There were an awful lot of dirty plates to clean…
I let out a small sigh and got to work. Might as well get it over with. Balancing the plates on one hand, I kept stapling them until the pile became heavy and then walked over to the sink.
Holding the mountain of plates as far away from me as possible, I turned the tap and let the sink fill itself with water. When it was full I dropped the plates in and cursed Tolson for not letting me use the dishwasher.
Last night was catching up on me. Why was it that every time I had that nightmare, I felt so tired, even though I’d been sleeping all night long? It sure wasn’t helping my studies, as well.
I shook my head violently to get rid of the drowsiness and concentrated on the window. My gaze happened to fall on the empty playground.
I screamed and backed away from the window. What was that?! There was something in the playground – something weird!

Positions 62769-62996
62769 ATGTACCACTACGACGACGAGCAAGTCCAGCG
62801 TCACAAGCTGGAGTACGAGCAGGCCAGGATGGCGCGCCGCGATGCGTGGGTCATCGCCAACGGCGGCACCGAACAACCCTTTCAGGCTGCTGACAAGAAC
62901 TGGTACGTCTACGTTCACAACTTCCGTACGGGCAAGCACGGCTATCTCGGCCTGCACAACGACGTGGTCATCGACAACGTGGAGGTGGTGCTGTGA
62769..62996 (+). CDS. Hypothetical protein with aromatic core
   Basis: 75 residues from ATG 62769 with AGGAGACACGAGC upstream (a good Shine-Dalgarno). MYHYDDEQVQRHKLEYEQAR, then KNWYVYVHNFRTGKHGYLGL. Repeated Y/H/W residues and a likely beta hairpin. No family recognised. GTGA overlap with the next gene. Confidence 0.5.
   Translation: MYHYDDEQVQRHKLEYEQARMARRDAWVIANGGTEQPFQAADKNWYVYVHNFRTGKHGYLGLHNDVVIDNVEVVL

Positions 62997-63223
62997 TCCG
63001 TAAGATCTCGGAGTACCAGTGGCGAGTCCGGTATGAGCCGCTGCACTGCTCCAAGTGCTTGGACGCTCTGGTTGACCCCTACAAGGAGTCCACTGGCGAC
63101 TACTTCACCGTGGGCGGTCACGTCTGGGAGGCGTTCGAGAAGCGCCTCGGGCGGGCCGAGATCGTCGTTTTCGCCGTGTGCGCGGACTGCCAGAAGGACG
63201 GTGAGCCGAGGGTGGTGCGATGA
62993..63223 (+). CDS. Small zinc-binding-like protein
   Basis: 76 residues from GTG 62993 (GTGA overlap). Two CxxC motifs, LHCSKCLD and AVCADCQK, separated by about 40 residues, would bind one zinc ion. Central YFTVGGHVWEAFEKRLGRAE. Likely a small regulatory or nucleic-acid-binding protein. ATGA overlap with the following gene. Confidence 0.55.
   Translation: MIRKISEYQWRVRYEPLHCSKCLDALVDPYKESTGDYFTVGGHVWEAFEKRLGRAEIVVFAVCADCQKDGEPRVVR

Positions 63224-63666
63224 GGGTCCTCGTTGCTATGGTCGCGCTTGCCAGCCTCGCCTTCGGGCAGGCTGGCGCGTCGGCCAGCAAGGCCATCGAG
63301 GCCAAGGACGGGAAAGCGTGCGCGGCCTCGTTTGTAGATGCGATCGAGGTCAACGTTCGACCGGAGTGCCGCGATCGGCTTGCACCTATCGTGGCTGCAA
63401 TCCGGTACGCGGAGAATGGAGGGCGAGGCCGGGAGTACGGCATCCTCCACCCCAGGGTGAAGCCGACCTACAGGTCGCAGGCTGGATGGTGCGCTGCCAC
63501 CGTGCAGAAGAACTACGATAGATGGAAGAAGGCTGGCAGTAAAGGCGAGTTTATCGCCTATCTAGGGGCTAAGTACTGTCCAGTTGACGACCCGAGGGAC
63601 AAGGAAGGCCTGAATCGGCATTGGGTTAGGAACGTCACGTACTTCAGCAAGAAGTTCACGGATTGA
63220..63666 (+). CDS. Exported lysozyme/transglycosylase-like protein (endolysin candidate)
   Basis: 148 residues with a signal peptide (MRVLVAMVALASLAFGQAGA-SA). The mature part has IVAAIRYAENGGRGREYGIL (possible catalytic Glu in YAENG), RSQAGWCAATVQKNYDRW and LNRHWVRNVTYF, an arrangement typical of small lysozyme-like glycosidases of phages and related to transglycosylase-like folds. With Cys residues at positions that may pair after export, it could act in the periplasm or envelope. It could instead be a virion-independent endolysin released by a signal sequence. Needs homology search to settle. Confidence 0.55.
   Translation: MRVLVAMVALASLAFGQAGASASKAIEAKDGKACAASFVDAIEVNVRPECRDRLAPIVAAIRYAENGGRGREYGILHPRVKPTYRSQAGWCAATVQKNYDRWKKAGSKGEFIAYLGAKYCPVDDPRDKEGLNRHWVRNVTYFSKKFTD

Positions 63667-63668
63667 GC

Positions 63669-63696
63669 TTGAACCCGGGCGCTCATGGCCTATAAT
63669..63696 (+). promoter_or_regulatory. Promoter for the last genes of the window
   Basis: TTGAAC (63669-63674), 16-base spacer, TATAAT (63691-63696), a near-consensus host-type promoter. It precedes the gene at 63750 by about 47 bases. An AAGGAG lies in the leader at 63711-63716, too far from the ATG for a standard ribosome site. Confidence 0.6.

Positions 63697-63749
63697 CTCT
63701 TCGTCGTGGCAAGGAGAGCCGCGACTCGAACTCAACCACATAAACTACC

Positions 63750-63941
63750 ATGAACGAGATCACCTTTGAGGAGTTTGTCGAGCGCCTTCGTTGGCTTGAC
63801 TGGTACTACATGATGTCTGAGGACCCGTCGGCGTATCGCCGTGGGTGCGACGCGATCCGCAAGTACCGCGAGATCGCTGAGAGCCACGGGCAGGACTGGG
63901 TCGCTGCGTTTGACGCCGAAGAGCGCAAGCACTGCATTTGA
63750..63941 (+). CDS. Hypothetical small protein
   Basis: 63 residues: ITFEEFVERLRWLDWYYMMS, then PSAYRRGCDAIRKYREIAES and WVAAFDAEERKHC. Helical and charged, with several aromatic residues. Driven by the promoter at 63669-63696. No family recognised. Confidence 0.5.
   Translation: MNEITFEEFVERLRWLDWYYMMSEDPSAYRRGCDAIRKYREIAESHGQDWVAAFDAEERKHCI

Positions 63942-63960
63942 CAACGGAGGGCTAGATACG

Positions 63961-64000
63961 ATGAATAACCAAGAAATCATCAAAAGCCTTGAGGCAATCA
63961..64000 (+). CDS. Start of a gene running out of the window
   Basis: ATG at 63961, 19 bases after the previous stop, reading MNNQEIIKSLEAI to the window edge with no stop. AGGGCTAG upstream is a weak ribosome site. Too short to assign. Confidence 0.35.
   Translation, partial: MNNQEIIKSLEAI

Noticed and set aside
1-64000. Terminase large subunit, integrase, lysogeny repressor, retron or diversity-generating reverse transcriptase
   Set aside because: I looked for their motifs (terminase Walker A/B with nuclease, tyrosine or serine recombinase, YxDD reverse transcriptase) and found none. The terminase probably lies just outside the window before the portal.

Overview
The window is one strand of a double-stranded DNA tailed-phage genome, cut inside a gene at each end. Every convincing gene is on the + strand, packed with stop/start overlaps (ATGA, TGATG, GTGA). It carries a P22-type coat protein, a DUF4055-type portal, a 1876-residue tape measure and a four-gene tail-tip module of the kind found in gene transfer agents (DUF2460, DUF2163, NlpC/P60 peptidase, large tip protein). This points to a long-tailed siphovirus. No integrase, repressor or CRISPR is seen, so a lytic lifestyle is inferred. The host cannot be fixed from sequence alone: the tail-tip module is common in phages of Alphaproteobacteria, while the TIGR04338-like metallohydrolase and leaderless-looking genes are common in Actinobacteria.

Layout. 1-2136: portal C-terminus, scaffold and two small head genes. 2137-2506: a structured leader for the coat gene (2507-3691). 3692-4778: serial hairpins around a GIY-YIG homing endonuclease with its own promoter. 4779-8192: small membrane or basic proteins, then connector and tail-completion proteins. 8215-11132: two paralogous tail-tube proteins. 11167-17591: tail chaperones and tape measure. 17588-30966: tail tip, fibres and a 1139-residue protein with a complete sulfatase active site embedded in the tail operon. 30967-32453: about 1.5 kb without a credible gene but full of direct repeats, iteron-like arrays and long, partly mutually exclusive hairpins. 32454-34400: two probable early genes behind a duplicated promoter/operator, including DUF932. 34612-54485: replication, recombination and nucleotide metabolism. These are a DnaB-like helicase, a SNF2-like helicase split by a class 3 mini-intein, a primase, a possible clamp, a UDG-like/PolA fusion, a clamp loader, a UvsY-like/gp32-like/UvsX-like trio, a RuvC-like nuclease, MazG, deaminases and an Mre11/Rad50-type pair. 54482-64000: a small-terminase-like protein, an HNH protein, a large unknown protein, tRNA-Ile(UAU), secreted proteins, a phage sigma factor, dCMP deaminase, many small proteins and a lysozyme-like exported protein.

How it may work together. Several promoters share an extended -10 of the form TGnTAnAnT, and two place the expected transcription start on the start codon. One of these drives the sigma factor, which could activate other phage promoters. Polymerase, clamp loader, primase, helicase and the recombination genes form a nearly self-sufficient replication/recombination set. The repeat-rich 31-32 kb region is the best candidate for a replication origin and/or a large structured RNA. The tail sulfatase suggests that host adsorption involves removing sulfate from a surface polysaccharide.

Wait… there was nothing there. Just an empty playground.
… was I going crazy?
I took a few deep breaths to calm myself down and brought my hand to my head again. This was really getting out of hand. Being tired was one thing, but hallucinating because of a lack of sleep was just plain disturbing. I was going to hit the hay early today.
After that, I couldn’t focus on school work anymore. My mind kept getting back to the vision I saw in the playground. Had that been real? Or had I just imagined it? And if it was real, what the hell was it? I’d gone through other… disturbing daydreams and nightmares before, but not like this.
Tolson noticed my absentmindedness, and kept preaching that he would have a serious talk with my father soon if I wouldn’t get my act together. I tried my best to ignore him. Even though he was my home teacher, we didn’t exactly… get along.